Some point out that the R2P's implementation would subvert the inviolability of state sovereignty clause in the UN Charter. But Chomsky, Bricmont, and Ngugi, did not defend sovereignty "in the abstract." Rather, as Bricmont said, expressing one of the fundamental reasons to be wary of R2P, "The UN Charter is very well-written yet its still violated by the powerful. And of course...whatever norms are introduced are going to be violated by the powerful because there's no political effort to limit the powerful."
During the 2006 World Summit, with war raging and bodies piling up in the Middle East and elsewhere, President Chavez famously held up a copy of Noam Chomsky's book, Hegemony or Survival: America's Quest for Global Dominance; Chavez referred to Chomsky as "one of the most prestigious American and world intellectuals," as he appealed for a renunciation of U.S.-led Empire, "the greatest threat looming over our planet."
Fast-forward nearly three years to July 23rd, 2009. At the invitation of UN General Assembly President Miguel d'Escoto Brockmann, Chomsky appears with Bricmont (author of Humanitarian Imperialism: Using Human Rights to Sell War), and Ngugi, in front of the UN General Assembly for an informal debate on R2P. Pitted against Evans, a former Australian Foreign Minister and longtime head of the 'pro-interventionist' International Crisis Group, a three-hour dialogue with the General Assembly ensued, followed by a one-hour press conference featuring the panelists.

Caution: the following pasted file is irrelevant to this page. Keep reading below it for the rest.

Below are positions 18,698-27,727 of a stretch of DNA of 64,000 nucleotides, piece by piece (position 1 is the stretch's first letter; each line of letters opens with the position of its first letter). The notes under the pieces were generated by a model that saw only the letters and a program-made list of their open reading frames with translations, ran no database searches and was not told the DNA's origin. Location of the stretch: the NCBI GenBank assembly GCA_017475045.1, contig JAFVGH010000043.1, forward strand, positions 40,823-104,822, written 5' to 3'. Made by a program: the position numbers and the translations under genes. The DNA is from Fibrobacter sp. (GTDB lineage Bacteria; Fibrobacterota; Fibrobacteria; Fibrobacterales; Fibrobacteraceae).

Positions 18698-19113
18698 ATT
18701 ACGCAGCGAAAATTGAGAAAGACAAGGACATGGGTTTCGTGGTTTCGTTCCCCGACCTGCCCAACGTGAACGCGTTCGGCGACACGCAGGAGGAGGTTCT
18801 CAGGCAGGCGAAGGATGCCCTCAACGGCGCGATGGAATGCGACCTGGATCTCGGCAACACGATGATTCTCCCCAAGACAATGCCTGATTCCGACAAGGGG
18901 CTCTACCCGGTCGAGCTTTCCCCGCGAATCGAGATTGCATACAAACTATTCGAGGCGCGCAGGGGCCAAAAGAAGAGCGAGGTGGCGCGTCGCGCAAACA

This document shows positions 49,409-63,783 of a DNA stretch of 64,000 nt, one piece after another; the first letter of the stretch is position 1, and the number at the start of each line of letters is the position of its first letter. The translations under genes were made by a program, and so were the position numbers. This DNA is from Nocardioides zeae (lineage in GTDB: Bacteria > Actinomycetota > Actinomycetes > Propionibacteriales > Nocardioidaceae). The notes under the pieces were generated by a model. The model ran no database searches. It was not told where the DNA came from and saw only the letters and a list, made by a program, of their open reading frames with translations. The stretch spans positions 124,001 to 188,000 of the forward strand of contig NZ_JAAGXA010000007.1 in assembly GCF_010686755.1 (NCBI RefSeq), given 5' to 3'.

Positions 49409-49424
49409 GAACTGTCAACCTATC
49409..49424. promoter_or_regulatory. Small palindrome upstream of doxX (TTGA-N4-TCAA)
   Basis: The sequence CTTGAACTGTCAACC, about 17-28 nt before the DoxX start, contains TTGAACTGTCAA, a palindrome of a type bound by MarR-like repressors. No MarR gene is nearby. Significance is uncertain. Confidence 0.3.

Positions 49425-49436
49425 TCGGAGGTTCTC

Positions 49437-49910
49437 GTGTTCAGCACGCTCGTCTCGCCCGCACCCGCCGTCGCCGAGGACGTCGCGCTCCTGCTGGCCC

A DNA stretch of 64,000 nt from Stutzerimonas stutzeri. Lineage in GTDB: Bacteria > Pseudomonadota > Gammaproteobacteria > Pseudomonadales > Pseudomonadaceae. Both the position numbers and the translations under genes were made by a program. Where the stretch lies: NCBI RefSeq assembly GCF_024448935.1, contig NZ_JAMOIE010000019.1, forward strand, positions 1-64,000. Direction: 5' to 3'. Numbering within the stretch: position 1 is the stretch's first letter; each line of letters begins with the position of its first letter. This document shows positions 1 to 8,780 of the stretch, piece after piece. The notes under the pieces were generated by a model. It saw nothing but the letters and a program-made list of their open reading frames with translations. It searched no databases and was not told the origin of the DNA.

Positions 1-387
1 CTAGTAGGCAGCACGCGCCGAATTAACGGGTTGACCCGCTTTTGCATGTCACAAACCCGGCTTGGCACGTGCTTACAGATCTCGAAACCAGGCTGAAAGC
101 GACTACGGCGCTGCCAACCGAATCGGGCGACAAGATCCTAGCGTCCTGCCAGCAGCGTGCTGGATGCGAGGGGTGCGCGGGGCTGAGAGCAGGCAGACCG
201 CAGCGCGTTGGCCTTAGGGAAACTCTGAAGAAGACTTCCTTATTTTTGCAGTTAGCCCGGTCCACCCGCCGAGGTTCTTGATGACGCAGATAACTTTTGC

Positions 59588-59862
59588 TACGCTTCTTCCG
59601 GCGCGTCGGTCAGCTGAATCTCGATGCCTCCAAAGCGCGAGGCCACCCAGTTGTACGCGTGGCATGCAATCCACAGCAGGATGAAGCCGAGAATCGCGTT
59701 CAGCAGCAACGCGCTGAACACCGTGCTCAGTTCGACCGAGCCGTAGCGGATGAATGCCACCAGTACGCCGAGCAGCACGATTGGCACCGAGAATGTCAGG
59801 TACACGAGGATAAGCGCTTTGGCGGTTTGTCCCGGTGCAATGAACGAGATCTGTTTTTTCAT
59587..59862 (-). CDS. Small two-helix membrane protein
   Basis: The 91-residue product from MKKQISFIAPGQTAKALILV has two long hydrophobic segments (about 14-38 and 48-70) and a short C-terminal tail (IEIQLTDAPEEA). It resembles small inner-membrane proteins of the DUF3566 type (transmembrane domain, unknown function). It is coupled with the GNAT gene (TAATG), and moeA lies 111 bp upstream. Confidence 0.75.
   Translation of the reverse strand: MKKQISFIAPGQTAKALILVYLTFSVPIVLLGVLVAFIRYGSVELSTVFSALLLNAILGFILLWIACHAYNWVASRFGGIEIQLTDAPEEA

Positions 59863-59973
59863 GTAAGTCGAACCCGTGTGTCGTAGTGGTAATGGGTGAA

In his short preamble to the dialogue, d'Escoto Brockmann laid out some 'benchmark questions' regarding the matter of R2P's implementation:
1) "do the rules apply in principle and is it likely that they will be applied in practice equally to all nation-states, or in the nature of things is it more likely that the principle would be applied only by the strong against the weak."
Commenting, d'Escoto Brockmann said "no system of justice can be legitimate that by design allows principles of justice to be applied differentially."
2) "Will the doctrine...more likely enhance or undermine respect for international law? To the extent that the principle is applied selectively in cases where public opinion in [Permanent] 5 member states support intervention as in Darfur and not where it is opposed, as in Gaza, it will undermine law."